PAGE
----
React Render Callback Pattern

Mar 10, 2017 3 minute read

I’ve recently stumbled upon a very interesting rendering pattern in React that I don’t see very often in the wild. I believe it’s known as render callback pattern and it’s a useful pattern when you don’t want to overcomplicate children receiving properties using React.cloneElement or any of that fancy (though useful) magic.

Code: Direct link to the JS Bin

Here’s how we would like to use it:

const App = () => {
  return (
    <div>
      <FieldItem username='magalhini'>
        {user => user === null
        ? <Loading />
        : <Profile info={user} />}
      </FieldItem>
    </div>
  );
};

The problem

FieldItem will render either the Loading or the Profile component, depending on the existence of a user property. It also passes down a prop of its own, username, that one of these components can consume to make a call, for example.

What is interesting here is that <FieldItem/> uses a function as a child. Any child component inside it is now free to consume this prop however it needs to, totally decoupled from the parent. How cool is that?

How to make this work

To make the above work, the key is to treat this.props.children as a function. So in order for the Profile component to render whatever it needs to render, it needs to run the callback on the children function, passing it the user argument it expects. Here’s an example implementation of Profile:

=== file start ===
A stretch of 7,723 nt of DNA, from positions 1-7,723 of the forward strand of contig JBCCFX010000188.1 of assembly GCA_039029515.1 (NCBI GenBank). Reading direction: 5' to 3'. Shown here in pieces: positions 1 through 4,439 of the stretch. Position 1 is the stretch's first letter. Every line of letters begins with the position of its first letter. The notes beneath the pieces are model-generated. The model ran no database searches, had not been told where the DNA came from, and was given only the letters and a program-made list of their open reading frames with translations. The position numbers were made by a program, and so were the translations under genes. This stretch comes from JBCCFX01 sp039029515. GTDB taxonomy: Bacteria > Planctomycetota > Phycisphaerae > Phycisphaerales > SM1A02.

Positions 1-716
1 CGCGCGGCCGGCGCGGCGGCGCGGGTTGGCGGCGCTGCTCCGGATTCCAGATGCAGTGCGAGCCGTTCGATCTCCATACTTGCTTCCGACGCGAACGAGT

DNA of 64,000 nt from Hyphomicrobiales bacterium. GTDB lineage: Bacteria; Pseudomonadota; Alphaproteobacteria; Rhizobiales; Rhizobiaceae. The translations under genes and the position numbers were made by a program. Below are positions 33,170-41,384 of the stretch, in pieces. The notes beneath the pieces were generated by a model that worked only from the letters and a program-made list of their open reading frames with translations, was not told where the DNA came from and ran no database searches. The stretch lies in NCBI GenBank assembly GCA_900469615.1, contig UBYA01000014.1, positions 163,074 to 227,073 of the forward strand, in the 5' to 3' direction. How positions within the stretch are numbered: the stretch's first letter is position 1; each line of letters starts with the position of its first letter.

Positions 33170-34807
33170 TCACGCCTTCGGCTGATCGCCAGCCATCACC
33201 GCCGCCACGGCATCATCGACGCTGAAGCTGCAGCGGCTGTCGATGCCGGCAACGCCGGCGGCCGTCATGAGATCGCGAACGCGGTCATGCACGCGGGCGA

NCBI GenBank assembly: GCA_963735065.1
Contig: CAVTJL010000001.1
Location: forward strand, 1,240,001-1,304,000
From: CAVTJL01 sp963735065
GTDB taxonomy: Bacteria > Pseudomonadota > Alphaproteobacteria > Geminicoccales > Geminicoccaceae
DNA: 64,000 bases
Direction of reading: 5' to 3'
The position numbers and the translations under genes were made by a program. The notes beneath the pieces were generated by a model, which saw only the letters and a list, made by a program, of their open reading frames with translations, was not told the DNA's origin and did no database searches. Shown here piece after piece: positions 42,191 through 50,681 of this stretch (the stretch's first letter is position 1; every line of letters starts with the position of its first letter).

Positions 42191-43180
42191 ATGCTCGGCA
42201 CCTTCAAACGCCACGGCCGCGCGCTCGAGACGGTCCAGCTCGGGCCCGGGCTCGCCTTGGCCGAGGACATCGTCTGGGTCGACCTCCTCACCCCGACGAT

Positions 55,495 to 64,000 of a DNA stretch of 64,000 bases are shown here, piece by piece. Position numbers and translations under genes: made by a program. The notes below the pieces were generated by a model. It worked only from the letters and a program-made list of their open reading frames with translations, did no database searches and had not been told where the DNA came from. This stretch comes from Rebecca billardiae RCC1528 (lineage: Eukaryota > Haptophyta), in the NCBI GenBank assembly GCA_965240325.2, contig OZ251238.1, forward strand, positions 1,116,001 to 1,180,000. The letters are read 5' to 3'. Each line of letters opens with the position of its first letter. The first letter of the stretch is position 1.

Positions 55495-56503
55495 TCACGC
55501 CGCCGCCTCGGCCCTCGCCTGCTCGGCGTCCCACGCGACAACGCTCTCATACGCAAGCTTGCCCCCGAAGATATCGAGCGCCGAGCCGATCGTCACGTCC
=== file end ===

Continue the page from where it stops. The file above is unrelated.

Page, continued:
class FieldItem extends React.Component {
  state = { user: null }

  componentDidMount() {
    // We can make an ajax call here, for e.g.
    setTimeout(() => this.setState({
      user: `I have now fulfilled something for ${this.props.username}`
    }), 1500);
  }

  render() {
    // Render the children with a function using state as the argument
    return this.props.children(this.state.user);
  }
}

Breaking this down

The key there is the child component rendering return this.props.children(this.state.user) with its own state. This means its up to the component to decide how to use the arguments it receives, and the parent component FieldItem doesn’t care: it only manages which component to render, in this case.

Looking at Profile, since user is null for 1500ms, the callback receives null as a value for user, thus rendering <Loading /> first. Once we have a user, the Profile component will then render. I really enjoy the simplicity and the cleanliness of this approach managing components.

A working example:

JS Bin on jsbin.com ___

Anything I might have overlooked or gotten wrong? Don’t be afraid to ping me on Twitter.